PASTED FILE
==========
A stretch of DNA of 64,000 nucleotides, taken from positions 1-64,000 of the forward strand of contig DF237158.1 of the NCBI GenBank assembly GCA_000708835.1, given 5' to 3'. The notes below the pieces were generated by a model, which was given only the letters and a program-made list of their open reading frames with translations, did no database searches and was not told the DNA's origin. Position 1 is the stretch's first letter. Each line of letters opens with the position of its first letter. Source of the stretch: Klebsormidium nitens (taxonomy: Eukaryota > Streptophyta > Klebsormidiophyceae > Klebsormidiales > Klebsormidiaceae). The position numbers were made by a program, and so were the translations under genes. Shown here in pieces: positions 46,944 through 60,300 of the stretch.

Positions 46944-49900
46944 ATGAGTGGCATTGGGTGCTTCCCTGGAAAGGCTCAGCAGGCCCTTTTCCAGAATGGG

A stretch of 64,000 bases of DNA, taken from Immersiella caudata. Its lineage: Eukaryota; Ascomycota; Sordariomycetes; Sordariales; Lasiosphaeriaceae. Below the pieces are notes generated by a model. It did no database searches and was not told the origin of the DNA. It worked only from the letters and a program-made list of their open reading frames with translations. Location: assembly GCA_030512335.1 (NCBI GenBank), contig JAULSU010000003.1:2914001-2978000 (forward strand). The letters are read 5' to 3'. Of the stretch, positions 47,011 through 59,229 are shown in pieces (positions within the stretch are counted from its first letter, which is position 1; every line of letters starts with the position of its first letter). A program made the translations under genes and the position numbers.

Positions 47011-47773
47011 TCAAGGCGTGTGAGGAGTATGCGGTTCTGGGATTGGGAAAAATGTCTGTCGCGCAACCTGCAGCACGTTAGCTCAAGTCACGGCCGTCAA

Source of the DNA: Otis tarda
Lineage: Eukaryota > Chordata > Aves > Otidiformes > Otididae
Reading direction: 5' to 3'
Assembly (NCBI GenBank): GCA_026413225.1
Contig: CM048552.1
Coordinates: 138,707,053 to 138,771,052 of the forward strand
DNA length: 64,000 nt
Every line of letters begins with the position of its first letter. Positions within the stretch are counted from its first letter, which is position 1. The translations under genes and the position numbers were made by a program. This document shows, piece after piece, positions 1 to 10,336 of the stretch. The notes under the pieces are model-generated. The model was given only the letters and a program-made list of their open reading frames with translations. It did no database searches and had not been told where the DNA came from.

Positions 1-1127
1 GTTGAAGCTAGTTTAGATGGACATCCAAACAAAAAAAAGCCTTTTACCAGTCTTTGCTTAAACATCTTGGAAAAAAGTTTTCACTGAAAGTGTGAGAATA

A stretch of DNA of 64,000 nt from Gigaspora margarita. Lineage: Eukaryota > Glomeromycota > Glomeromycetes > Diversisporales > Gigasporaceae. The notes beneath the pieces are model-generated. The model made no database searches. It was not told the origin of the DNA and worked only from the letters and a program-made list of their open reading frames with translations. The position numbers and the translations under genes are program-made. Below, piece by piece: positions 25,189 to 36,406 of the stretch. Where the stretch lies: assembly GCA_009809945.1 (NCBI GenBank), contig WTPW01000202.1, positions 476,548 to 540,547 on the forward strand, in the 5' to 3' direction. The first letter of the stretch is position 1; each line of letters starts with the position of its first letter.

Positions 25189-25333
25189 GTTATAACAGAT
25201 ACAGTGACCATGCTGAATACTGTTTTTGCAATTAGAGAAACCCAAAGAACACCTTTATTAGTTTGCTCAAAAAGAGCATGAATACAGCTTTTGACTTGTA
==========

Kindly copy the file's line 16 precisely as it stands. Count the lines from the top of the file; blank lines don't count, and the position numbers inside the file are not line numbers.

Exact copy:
1 GTTGAAGCTAGTTTAGATGGACATCCAAACAAAAAAAAGCCTTTTACCAGTCTTTGCTTAAACATCTTGGAAAAAAGTTTTCACTGAAAGTGTGAGAATA